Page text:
The intermittent nature of solar and wind energy options means large-scale energy storage is necessary. A new NRRI report outlines Minnesota's potential opportunities.
Minnesota's potential for large-scale energy storage
Moving away from fossil fuels toward renewable energy – wind and solar – comes with conundrums.
First, there’s the obvious. The intermittent nature of sun and wind energy requires the need for large-scale energy storage. The Natural Resources Research Institute in Duluth researched the options.
The most familiar choice for energy storage is lithium-ion batteries. But they are expensive and require a lot of minerals – cobalt and nickel, especially – that are sourced from foreign countries. Add to that, lithium-ion batteries only store enough energy for two to four hours at the large scale required. They also wear out as they age, requiring regular replacement with no systematic recycling pathway for the discarded batteries.
Thankfully, there are a lot of durable, high-capacity energy storage opportunities on the horizon that don’t require foreign materials. NRRI Associate Director Donald Fosnacht (retired 2021) sorted through eight technologies and their potential for locating in Minnesota.
This investigation was funded by a Minnesota Legislative appropriation via the Minnesota Environment and Natural Resources Trust Fund administered by the Legislative-Citizen Commission on Minnesota Resources (LCCMR). It resulted in a report, “Examination of Non-Lithium Battery Energy Storage Concepts,” submitted in June, 2021.
The report includes potential locations for these technologies across Minnesota that fall within 10 miles of high voltage power lines.
“Lithium-ion batteries are good for covering the two big peak energy-use times of day, early morning and end of workday,” explained Fosnacht. “But I believe we can do better than that, especially here in Minnesota.”
Many of the new technologies do not require complex minerals and have a very long wear life, but they do require specific geological and geographic formations. And Minnesota has both.
Some energy storage opportunities Fosnacht is especially optimistic about can take advantage of the altered landscapes of Minnesota’s legacy mining activities or the topography of the Minnesota River or Mississippi River Valleys.
A Pumped Hydro Energy Storage system could pump water from a deep, open mine pit, lake or river to a higher elevation holding pond when the wind is blowing and sun is shining, then direct the water through a turbine when energy is needed. A similar concept, Advanced Compressed Air Energy Storage, compresses air into flooded, underground storage caverns (for example, old mine shafts) when electrical energy is available, displacing water to holding ponds. When energy is needed, the water is directed back to the underground cavern, forcing the air through a turbine to generate electrical power.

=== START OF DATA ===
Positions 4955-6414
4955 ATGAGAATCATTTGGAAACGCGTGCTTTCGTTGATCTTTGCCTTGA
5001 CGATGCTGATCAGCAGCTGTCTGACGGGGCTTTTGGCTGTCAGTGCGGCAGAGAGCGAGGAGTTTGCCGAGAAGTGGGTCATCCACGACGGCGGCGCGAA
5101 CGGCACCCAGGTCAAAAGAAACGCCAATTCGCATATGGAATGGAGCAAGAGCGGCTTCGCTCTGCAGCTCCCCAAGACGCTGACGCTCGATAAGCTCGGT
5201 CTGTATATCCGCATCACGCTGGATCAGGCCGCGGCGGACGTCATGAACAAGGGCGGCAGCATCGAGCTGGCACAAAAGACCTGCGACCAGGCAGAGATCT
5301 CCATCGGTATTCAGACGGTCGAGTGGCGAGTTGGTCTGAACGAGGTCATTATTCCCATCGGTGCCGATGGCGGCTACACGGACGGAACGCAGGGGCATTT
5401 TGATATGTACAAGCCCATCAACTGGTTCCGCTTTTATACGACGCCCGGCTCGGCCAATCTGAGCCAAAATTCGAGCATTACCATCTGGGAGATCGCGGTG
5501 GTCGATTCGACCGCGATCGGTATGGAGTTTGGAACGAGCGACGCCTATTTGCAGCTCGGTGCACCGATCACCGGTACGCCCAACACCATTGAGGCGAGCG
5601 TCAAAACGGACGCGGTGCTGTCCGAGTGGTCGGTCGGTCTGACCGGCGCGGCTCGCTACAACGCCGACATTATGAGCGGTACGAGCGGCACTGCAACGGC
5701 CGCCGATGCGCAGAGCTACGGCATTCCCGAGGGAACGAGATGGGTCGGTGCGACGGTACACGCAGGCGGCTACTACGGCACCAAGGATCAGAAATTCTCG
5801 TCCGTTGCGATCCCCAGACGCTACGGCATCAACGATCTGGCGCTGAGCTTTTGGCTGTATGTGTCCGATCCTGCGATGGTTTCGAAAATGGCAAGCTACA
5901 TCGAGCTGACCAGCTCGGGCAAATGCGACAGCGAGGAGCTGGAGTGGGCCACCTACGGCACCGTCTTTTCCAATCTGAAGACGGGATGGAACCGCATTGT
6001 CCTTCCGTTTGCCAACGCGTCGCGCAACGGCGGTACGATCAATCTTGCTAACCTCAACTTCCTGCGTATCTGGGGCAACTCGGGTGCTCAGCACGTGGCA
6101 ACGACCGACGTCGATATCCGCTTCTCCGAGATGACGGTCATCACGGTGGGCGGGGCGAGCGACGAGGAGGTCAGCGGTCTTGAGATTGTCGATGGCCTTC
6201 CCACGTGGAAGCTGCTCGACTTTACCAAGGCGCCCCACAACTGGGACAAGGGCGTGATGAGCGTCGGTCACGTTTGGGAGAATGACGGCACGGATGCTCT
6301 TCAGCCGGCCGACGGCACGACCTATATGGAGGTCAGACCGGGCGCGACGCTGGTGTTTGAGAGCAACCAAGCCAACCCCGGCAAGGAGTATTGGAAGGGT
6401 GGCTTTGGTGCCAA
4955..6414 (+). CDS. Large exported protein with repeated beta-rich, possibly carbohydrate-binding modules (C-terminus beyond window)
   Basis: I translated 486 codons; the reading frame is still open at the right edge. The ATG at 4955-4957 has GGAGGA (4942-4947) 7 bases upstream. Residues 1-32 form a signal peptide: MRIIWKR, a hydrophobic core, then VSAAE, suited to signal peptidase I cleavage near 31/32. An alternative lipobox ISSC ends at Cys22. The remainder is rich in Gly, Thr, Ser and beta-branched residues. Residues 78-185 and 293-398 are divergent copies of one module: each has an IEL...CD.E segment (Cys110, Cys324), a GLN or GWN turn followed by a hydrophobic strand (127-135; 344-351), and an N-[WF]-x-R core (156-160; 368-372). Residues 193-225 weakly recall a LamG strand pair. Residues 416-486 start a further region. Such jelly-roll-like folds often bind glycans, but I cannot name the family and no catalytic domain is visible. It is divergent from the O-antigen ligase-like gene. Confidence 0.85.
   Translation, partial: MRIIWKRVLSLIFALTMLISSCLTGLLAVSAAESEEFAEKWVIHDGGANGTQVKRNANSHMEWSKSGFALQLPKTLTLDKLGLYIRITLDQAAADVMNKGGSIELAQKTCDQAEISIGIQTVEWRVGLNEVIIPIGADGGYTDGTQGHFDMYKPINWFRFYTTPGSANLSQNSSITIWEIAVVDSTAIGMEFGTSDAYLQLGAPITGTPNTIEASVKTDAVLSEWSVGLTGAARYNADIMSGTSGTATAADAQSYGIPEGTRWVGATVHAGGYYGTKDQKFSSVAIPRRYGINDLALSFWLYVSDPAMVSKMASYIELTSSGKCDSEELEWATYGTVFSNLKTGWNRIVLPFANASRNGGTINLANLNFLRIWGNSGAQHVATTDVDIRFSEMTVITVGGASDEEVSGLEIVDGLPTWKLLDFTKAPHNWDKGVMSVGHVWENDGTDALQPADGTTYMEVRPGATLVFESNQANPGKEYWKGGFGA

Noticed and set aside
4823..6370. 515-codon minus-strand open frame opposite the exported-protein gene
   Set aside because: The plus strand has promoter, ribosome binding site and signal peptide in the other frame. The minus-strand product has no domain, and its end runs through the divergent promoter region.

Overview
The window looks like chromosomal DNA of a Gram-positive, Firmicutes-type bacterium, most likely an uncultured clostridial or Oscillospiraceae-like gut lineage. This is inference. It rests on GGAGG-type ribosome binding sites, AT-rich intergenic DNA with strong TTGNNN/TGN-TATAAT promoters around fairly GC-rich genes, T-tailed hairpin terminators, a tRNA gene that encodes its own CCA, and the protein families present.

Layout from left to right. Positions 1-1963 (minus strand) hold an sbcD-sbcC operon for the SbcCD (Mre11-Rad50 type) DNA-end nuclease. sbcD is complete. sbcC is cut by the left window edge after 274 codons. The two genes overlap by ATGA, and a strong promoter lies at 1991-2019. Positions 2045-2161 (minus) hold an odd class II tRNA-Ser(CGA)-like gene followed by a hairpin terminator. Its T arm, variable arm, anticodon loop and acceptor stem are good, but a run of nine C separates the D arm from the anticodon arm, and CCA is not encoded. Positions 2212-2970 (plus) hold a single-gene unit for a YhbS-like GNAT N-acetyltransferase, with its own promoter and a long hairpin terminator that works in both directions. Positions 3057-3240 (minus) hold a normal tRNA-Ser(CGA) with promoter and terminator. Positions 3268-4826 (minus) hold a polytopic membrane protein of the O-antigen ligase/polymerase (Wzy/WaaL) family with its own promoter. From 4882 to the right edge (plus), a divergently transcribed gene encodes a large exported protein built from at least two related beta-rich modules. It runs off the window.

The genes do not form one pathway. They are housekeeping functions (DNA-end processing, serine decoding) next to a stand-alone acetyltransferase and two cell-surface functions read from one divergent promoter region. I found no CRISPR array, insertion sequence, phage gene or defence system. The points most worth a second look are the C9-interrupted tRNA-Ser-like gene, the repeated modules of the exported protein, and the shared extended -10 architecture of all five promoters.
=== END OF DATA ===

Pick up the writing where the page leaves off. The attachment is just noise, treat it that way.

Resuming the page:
New gravity-based technologies also have the potential capacity to store large quantities of energy for six to 14 hour duration using a simple concept. A large weighted mass is lifted by motors during high electricity generation. When energy is needed, the weight is released to fall, reversing the motor direction to generate electricity.
“This gravity storage idea can go anywhere you can dig a deep shaft or where the bedrock will support the weight above ground. Minnesota has that bedrock geology,” said Fosnacht. “We also have a waste resource in fly ash that can be used to make the 30- to 35-ton weights that can be employed in one of the promising technologies.”
Another potential for Minnesota combines gravity, weight and rail. Advanced Rail Energy Storage moves 320-ton rail cars up an incline when energy is abundant, then uses gravity to move the cars down, while collecting the generated electrical energy.
“We have many abandoned mining roads, river bluffs and other inclines that have the elevation and solid bedrock to make this type of energy storage possible,” Fosnacht said. “And they have an extremely long life. I’m excited about the potential of gravity technologies.”
Other technologies outlined in the report include:
- Liquid Air Energy Storage, an above-ground pressurized system.
- Earth Battery, still in the conceptual phase, could also store carbon. In this case, carbon dioxide from an existing power plant is captured and stored underground to build up pressure and then cycled through a turbine to generate electricity. Some of the carbon dioxide can be sequestered in underground minerals as carbonates.
- Heat Energy Storage uses thermal energy from the sun or excess heat from an industrial facility to store energy which then can heat up gases to drive turbines or boilers.
- Electrolytic hydrogen and ammonia production are other means to convert energy into chemical energy that can be stored and used later to generate power on demand via advanced fuel cells or newly designed combustion engines.
- Flow battery technology can produce long duration energy generation. The duration of energy production is dictated by the amount of chemical energy stored in large tanks that contain reactive electrolytes.
“All of these technologies are currently under development or are proven at the pilot scale to commercial scale,” Fosnacht added. “They don’t require nickel, cobalt, or lithium resources, have improved environmental characteristics, and in most cases, reduced fire hazards compared to lithium ion-based battery systems.”
The report is co-authored by NRRI researchers Evan Myer and Dean Peterson. It has been submitted to the Minnesota Legislature and agencies for their review.
Report: Examination of Non-Lithium Battery Storage Concepts
Fosnacht, Donald R; Peterson, Dean M; Myers, Evan (University of Minnesota Duluth, 2021)
PHOTO TOP: The nearly 2,000 megawatt Ludington, Mich., pumped-hydro storage plant has been in operation since 1973 and provides electricity to more than 1.3 million residential customers.